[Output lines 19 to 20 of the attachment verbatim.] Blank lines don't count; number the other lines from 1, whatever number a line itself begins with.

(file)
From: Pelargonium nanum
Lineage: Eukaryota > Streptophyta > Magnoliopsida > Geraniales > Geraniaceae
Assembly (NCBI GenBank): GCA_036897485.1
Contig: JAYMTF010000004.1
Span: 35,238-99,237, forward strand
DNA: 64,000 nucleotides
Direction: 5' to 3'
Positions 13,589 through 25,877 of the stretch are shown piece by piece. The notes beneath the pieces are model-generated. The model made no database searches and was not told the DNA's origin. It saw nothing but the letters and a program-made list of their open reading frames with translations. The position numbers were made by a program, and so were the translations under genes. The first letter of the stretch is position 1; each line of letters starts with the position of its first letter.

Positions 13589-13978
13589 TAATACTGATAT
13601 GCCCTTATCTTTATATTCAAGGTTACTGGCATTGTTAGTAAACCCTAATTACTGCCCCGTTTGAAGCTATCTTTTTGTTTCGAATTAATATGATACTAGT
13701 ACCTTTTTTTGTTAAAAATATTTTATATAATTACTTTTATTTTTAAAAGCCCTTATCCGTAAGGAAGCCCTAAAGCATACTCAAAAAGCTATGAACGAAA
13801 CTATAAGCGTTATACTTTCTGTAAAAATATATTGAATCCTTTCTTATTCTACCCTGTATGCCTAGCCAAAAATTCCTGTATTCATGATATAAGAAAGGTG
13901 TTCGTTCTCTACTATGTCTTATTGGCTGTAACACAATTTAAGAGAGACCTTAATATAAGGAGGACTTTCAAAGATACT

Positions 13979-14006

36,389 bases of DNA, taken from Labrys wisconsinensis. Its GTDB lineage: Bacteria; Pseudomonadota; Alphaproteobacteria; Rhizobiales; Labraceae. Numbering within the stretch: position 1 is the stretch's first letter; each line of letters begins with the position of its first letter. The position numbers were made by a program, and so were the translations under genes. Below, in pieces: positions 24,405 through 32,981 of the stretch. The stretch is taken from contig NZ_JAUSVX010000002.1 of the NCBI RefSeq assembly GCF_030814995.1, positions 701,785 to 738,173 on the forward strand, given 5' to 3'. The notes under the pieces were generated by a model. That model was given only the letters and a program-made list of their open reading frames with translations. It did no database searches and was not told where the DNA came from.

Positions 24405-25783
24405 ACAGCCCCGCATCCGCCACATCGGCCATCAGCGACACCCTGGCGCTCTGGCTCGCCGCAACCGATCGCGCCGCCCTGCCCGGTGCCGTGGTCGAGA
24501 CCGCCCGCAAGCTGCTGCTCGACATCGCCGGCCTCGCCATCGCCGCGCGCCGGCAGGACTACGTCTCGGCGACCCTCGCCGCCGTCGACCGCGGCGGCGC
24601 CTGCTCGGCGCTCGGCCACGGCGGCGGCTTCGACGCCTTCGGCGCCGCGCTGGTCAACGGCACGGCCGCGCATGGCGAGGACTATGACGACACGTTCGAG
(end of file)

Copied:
24501 CCGCCCGCAAGCTGCTGCTCGACATCGCCGGCCTCGCCATCGCCGCGCGCCGGCAGGACTACGTCTCGGCGACCCTCGCCGCCGTCGACCGCGGCGGCGC
24601 CTGCTCGGCGCTCGGCCACGGCGGCGGCTTCGACGCCTTCGGCGCCGCGCTGGTCAACGGCACGGCCGCGCATGGCGAGGACTATGACGACACGTTCGAG